As far as I know, there is no “g as in get” in the last Schengen debate. It is not a gift, but a gift. The `ng` is pronounced in English as `ng`.
The pronunciation you invented is certainly microsoft/American dialect.
You are not American, if you believe it. As an American (born and raised here), I can assure you that we do NOT call the word “Skengen.” I can`t imagine words in English, not a word that starts with “sh,” which we say as “sk.” Let me offer you another explanation as an American who works by chance in IT – you`ll probably find it hard to believe that, but Microsoft does a sloppy job and sometimes their programs are only WRONG WRONG WRONG. There may not be any English speakers out there who pronounce this word like “Skengen”, and Microsoft`s program has just made some invalid assumptions. Go to the original poster – Dictionary.com is a much better quide to correct pronunciations than any crap that Mickeysoft comes out. Microsoft probably says skedule when British English says shedule. When Luxembourgers pronounced the name of their village of Shen-gen, THE EU members went there. (I was actually in Schengen last month, as I often cross this region.) North Americans are completely free to invent their own pronunciation. Don`t #5 too fast. : 🙂 What #6 said about the debate, for example, would also be true for Dutch — the letter “g” would be incorporated into a “ng” sound — that is, scheng-en.
But I`ve also often heard that people from other countries using the gift (a g a little hard). The pronunciation you invented is certainly microsoft/American dialect. I wouldn`t say “false” as such, just a dialect difference. The capital of Belgium goes under three different names like several other cities in Belgium, depending on the native language you speak. The same can be observed for any known city in Europe or elsewhere on the planet. I`d rather say it the way the locals do. After all, this is their city. So shen`gen (g like in get) is. Thank you!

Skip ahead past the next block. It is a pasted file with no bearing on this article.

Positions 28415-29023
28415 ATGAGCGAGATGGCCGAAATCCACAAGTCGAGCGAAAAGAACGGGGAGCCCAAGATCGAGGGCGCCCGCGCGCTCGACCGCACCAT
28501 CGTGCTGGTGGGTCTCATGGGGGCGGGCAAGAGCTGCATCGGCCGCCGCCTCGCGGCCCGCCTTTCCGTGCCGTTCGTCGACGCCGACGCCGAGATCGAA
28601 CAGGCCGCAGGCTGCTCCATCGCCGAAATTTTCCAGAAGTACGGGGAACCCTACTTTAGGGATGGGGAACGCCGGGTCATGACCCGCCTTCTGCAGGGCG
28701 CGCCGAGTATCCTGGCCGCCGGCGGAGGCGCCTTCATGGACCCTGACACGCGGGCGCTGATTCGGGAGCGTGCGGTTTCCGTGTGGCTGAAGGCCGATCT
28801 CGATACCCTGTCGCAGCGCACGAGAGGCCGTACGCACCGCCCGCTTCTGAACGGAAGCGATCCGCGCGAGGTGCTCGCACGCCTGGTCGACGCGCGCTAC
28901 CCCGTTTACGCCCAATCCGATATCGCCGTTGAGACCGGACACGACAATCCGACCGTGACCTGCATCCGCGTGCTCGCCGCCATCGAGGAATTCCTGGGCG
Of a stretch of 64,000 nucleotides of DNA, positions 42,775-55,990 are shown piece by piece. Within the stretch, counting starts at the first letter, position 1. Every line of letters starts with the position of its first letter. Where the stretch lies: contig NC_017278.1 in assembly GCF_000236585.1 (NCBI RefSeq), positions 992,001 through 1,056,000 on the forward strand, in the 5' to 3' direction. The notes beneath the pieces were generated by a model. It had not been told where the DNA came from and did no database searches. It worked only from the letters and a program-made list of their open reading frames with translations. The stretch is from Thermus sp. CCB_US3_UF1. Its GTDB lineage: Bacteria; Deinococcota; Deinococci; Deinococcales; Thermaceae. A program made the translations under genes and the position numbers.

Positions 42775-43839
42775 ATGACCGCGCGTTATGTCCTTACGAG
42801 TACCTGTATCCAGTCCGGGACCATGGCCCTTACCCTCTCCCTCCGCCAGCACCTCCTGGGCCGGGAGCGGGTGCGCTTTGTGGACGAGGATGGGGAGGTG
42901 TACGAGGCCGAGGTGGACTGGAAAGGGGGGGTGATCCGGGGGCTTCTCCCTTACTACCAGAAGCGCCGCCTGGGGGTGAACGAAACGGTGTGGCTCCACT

I can`t imagine words in English, not a word that starts with “sh,” which we say as “sk.”
Schenectady? That`s right, not a word, but a place name, but always…………… I got sken`-jen reading my Encarta Encyclopedia aloud. Does Microsoft software pronounce the word false? That`s not true! 🙂 Shen-gen (I would have said with a hard G as in `get`). Sorry for the lame question, but how do you pronounce Schengen? Is it sken`-gen (as in “gentle”) ? Thank you in advance.